With many consumers starting out the year with holiday debt and tough times coming up, now is the time to review your finances and start 2016 on a sound financial footing.
“This year is going to be tough on South African consumers due to the volatile rand, increased living expenses, including the anticipated increases in the cost of electricity, water and food, so the earlier you get on top of your finances, the better it will be in the long run,” says Chris Labuschagne, CEO of FNB Credit Card.
Take responsibility for your money
It may be tempting to hide your head in the sand says Labuschagne. This is especially true after the holiday season. “But, never pay debt with debt, while it is possibly easier to apply for another short term loan or increase your credit limit than it is to take responsibility for your spending, this will quickly result in serious financial difficulties,” says Labuschagne.
Consumers need to not only consider the implications of overspending at the holiday season, but also to realise that the current economic climate is mostly likely going to result in higher interest rates as well as pushing up the price of goods. This means that debt will become more expensive to pay off.
“The need to spend wisely is a reality, due to the tough economic climate, companies may cut down or not pay out bonuses,” warns Labuschagne. “Consumers cannot rely on additional incentives to pay off their debt.”
Back to the basics
“It may seem simplistic, but it is surprising how many people don’t know what is coming in and going out of their bank accounts,” says Labuschagne.
The only way to ascertain this is to pay attention and carefully analyse your bank statements.
“Without scrutinising your income and expenses, there is no way to really understand if you are able to make your monthly payments, and most importantly where you can cut down. Make sure that the money that goes out of your account at the end of the month, is less than your income,” warns Labuschagne.
From this you will be able to draw up a budget for the upcoming months.
“An analysis will soon highlight what expenses are necessities, such as bond repayments and upcoming school fees, but it will also show where you are able to cut down,” says Labuschagne.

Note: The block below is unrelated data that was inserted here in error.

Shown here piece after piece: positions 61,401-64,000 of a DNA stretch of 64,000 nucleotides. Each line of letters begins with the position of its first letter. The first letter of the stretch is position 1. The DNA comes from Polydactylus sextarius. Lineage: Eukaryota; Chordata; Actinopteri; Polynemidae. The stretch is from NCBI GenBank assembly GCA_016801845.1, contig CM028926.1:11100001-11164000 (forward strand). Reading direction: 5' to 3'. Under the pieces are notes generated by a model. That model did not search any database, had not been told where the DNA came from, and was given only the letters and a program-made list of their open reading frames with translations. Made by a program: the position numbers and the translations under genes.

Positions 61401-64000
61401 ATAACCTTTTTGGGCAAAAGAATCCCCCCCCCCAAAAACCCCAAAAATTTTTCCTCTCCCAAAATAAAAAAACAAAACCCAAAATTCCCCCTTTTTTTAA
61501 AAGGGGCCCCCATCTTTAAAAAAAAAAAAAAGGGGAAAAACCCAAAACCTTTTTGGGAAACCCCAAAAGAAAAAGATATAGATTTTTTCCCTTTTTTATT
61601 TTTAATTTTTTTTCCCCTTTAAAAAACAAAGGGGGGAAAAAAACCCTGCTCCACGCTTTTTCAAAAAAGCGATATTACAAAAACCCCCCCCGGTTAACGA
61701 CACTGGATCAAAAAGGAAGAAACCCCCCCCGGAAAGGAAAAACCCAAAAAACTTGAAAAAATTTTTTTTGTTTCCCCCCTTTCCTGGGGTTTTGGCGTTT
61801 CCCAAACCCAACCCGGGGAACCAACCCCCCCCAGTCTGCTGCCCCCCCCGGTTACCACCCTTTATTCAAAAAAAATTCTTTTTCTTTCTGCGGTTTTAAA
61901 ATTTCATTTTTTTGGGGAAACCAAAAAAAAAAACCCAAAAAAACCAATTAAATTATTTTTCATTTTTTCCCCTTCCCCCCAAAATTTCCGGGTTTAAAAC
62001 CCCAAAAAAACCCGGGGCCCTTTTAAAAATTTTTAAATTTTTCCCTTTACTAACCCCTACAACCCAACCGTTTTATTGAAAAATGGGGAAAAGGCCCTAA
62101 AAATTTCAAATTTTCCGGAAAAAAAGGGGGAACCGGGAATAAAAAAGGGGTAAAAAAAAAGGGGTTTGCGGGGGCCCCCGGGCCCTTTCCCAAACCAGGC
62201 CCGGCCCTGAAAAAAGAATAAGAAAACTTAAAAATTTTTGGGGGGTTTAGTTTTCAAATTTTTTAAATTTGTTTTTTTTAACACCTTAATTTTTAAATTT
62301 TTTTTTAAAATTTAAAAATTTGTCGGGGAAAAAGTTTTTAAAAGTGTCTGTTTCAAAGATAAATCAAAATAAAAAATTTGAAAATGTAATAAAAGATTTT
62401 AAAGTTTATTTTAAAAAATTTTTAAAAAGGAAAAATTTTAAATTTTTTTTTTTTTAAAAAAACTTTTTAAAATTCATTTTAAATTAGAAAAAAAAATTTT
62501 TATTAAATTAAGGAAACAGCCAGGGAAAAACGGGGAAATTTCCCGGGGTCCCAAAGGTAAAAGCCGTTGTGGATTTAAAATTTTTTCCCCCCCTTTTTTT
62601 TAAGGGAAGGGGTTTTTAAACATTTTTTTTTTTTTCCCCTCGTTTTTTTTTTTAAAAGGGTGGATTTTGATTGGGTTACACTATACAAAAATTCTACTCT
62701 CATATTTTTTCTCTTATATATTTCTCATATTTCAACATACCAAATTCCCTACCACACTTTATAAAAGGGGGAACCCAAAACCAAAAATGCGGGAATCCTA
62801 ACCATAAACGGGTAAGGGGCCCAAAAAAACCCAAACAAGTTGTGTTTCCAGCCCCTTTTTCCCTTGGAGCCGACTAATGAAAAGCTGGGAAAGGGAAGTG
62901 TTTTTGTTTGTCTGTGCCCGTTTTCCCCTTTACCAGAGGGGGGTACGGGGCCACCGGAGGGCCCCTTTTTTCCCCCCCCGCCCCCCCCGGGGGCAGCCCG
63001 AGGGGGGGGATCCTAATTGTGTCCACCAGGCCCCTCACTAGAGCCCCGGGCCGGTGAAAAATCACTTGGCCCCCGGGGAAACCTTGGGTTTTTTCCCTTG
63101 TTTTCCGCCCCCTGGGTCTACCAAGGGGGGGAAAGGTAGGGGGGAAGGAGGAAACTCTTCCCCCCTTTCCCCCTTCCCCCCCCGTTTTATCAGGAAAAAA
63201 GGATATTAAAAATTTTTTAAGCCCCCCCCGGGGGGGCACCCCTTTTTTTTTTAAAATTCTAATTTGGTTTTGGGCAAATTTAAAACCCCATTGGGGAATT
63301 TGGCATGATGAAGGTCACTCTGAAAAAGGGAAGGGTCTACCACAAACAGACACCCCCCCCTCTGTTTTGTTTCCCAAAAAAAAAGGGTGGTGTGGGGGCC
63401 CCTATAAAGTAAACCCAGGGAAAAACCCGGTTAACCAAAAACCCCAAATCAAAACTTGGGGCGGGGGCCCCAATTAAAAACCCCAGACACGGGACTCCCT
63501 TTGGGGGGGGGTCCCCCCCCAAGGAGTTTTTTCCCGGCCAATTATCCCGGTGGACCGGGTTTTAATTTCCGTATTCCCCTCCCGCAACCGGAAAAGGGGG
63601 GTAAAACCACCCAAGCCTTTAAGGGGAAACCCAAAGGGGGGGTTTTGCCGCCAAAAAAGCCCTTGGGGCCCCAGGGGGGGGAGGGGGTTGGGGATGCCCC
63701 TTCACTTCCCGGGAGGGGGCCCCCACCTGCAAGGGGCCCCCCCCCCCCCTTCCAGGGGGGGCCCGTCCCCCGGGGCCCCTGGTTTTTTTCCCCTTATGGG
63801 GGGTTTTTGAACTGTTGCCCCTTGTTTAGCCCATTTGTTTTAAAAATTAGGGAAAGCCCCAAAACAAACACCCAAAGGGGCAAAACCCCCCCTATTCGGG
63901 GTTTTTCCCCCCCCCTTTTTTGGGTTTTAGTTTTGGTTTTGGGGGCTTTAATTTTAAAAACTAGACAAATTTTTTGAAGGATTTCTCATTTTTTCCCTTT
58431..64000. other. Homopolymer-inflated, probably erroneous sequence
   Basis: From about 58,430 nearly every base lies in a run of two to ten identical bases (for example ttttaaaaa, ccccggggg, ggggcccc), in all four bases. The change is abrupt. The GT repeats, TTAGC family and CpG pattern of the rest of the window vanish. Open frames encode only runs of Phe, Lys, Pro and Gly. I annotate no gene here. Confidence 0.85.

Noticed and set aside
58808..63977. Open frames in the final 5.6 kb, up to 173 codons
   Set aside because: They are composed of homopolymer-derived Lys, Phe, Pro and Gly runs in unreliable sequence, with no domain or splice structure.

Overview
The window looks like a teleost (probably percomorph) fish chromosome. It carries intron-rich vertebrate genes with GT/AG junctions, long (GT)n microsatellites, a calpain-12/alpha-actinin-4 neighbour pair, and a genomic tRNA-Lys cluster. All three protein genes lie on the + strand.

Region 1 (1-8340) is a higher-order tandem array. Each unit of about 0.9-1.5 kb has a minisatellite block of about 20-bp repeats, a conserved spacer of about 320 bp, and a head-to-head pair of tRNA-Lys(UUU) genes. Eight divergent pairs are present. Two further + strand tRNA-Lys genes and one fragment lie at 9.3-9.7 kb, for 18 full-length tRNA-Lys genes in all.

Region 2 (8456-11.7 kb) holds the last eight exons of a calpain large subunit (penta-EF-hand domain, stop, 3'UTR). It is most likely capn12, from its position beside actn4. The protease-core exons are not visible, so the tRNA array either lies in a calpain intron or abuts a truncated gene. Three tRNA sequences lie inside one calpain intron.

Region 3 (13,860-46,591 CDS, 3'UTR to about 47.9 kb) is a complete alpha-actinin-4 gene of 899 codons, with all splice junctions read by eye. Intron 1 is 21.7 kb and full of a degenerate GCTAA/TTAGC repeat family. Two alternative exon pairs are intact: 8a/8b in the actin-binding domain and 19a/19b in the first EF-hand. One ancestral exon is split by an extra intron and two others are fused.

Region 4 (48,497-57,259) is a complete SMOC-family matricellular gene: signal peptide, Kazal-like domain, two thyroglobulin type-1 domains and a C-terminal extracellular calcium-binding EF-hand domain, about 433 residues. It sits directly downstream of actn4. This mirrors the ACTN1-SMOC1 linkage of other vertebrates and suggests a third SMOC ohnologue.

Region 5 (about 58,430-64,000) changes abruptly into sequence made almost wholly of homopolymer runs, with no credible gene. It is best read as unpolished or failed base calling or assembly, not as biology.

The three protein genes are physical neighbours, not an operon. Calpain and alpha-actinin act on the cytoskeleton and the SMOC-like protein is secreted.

This may mean some hard choices for the next few months as cutting down on unnecessary expenses is the only way to get on top of debt.
Here are a few helpful tips:
- Stay at home and do not eat out as much
- Stay far away from shops that may be tempting
There are also ways of cutting expenses indirectly, such as making an effort not to use excessive water and electricity to bring down municipal bills or car pooling to save on travel and fuel costs.
“Make sure that every rand you spend in the next few months is necessary. Proactively plan your shopping by drawing up a shopping list, this will help you avoid unplanned spend,” suggests Labuschagne.
Use alternative spending such as rewards and value-adds
Most service providers will offer some type of value-adds, whether it is your cell phone provider, your medical aid or your bank. Make the most of these rewards to try stretch your rand.
“Make your money go further by making full use of value-adds, this could mean paying for petrol or groceries or even online shopping for back-to-school stationary with your rewards programme and embedded benefits,” says Labuschagne. “These will assist you in avoiding the use debt to pay for everyday goods.”
Talk to your bank
“Talk to your bank if you think there may be difficulties on the horizon, the sooner you pick up the phone the better,” says Labuschagne. “They can assist you restructure your debt, before you are forced to do so by collectors and attorneys, resulting in you having a bad credit record. The bank may be able to assist you by putting your credit card repayments on a budget plan, or relooking at the terms of your personal loan, they may even be able to assist with a payment holiday on your bond if you really find you are in trouble.”
Taking responsibility for your money will help you get through 2016 financially.
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